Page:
“You know I can’t get a massage here!” I said, waving my arms. “If I get too relaxed, I’ll hear every freaking Red Orbiter voice out there and lose it! Plus I didn’t bring the right sandals for a pedicure.” My sister probably had plenty of open-toed shoes at the ready. She’s a chip off the octogenarian block known as Mom in that regard.
“We’ll have cocktails then,” said G, frown-pouting.
“But we just had coffee, and it’s only three o’clock…” I sounded ridiculous. This was Vegas, baby! Soon to be my new home.
Speaking of Mom, her timing was uncanny as always with an incoming text.
“Thinking of our dear Doodles and Peaches and hoping house search is going well!!! How is weather??? Cloudy here. Ugh. Enjoy your special dinner reservations tonight!!! (kissing hearts, cloud, dinner plate emoji)”
It didn’t matter that my age was fifty-seven and my sister’s sixty-one—Mom and Dad used our childhood nicknames as much as Mom used emoji and excessive punctuation in texts. Shamelessly. And in public.
It was mid-May, so the weather was warm and sunny, not having revved up to summertime extremes.
“What do you say, Peaches?” I smirked after we responded to Mom. “Shall we call a truce and shower and change for dinner so you can meet the latest most popular chef in Vegas?”
“I can’t believe Rose Bergin’s an alien,” said G. “All those years of watching her show, and I have all her cookbooks. Her latest is called Galaxy Table, same as her new restaurant!”
Unlike me, my sister received the gourmet cooking gene. I was likely to lop off a finger while chopping with kitchen knives. But I was all in when it came to fine dining, especially if my sister was buying. My bank account wouldn’t be flush until I sold my house in Yearntown.
I was able to get coveted restaurant reservations in the newest and most insanely devised casino on the Strip, Planet Wynne, due to my Red Orbiter connections. Or perhaps because of my auditory abilities, because the minute I arrived in Vegas, a voice in my ear invited me to dine at Galaxy Table, the voice being celebrity chef Rose Bergin.
It was good to know my Red Orbiter clout remained despite the fact that my communication with Rauc had been cut off when he vanished soon after our trip to Monterey for my birthday last month. Had this happened before a grandly publicized announcement about me writing an unprecedented book on Red Orbiters, I would not be in the spotlighted pickle I was now.
People titillated by all things otherworldly knew my name and my face, but my personal and professional futures were on hold, at best.
And if significant others in my life did not stop disappearing on me without a word, I might just take my dog and cat and move to the moonship to commune with Labyrinthians from Mars. Government agents presumably couldn’t hound me with calls there.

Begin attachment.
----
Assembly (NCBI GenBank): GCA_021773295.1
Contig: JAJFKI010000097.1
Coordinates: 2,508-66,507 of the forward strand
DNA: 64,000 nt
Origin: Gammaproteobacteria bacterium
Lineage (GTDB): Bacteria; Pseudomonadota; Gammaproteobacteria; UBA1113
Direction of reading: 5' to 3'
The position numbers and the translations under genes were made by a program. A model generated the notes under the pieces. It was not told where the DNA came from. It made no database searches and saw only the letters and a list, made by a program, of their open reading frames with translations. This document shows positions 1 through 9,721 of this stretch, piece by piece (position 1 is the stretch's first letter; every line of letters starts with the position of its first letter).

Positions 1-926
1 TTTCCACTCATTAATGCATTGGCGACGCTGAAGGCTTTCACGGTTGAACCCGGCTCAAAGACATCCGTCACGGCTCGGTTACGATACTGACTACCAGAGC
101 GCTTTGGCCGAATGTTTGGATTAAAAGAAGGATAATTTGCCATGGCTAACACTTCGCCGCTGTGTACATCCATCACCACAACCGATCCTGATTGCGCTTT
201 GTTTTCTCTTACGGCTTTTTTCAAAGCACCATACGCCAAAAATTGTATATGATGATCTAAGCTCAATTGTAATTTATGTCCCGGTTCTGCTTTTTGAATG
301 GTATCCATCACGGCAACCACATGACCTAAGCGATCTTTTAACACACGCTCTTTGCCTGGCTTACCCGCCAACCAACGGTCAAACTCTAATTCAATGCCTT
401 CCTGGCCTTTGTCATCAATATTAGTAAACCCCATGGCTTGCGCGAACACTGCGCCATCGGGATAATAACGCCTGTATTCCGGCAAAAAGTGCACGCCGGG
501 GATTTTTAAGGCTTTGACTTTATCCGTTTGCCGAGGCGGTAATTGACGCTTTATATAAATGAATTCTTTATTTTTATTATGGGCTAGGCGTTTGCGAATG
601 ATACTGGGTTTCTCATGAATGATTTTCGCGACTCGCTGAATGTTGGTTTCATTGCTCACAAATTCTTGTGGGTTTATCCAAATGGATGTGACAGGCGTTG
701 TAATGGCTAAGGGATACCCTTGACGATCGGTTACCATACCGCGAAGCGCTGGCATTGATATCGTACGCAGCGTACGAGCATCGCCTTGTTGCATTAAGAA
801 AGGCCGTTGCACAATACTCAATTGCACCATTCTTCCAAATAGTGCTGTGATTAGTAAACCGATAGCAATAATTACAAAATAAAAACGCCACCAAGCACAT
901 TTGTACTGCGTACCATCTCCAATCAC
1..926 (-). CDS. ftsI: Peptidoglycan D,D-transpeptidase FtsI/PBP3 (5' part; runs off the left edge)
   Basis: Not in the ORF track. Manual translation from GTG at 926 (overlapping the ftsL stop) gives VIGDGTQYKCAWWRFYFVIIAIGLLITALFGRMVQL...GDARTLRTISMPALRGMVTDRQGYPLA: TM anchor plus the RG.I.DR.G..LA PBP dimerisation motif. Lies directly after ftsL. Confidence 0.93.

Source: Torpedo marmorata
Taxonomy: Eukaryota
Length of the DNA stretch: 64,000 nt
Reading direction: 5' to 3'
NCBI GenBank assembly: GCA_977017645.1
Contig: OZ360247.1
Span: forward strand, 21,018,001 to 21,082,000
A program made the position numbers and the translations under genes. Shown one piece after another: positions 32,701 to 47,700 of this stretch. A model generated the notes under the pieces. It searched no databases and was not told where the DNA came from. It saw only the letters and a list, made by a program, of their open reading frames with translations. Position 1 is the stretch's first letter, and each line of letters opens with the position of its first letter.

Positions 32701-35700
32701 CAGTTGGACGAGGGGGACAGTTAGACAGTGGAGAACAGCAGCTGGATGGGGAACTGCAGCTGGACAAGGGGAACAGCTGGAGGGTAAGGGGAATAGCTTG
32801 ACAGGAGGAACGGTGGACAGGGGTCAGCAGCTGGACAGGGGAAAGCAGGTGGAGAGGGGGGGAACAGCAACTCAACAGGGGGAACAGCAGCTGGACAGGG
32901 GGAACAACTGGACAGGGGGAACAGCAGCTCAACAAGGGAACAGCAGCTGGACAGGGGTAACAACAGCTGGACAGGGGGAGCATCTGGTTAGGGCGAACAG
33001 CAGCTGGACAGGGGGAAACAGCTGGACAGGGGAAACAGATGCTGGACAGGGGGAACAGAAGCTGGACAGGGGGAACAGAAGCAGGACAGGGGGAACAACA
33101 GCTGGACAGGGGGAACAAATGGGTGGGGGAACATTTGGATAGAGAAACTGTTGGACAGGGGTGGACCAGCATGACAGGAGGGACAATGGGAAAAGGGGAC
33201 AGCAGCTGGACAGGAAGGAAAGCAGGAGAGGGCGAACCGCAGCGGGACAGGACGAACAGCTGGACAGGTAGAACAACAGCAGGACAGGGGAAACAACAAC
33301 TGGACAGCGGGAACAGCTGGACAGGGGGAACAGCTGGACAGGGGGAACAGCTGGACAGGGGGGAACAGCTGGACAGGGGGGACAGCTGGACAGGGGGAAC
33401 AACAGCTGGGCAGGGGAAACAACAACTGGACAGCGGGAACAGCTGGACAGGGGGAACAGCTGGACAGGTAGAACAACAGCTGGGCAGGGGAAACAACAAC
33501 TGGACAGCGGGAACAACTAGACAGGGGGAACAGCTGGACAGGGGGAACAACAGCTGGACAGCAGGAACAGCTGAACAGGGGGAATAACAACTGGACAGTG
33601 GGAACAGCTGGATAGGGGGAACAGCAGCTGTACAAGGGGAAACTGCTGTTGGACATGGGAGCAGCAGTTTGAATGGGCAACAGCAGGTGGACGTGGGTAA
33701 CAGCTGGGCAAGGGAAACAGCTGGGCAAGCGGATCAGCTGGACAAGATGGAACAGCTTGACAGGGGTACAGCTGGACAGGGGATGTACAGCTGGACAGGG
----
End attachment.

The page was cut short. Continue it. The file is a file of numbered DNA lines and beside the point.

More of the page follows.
Arriving at Planet Wynne early, we got that cocktail after all in the newest desert watering hole known as Galaxy Grog. Inside, it looked kind of like a planetarium, which reminded me of the interior of Rauc’s orb.
“Rauc spoke to me from this bar when I was in Portland with you back in March. He said, ‘Oops,’ and had to run off because Rowdy won a bundle gambling again, drawing attention.” I moped and sipped my handcrafted concoction with botanicals from Saturn, the extraterrestrial version of a gin and tonic.
“I know you’re worried about him, but don’t you think his sister would get word if something bad happened?” said G.
“It was Ophelia who told me I should just keep on with my plans and all would be okay,” I sighed.
Rauc’s sister was busy with plans of her own, to wed fellow Red Orbiter and scientist Bruce Robertson, the acoustical engineer who’d tested my ears and Dad’s for extraordinary ability. Would her brothers return in time for the couple’s nuptials in October?
“See? You’re doing just that,” said G. “Let’s have a toast. To finding you a great place to start a new life in this fabulous foodie city.”
Our glasses pinged as they touched, just as my phone pinged an incoming text message. Mom. It always was.
“Forgot to tell you!!! Your horoscope said not to take any unscheduled excursions this week and beware of strangers! Love you oodles, Doodles! (scary face, kissy face, heart emoji)”
I made a face, showed my sister, and downed the rest of my drink.
“Gee thanks, Mom,” said G. “Let’s go have dinner. You’ll feel better once you eat something. But first, make me feel better by explaining to me one more time the difference between being OW and alien?”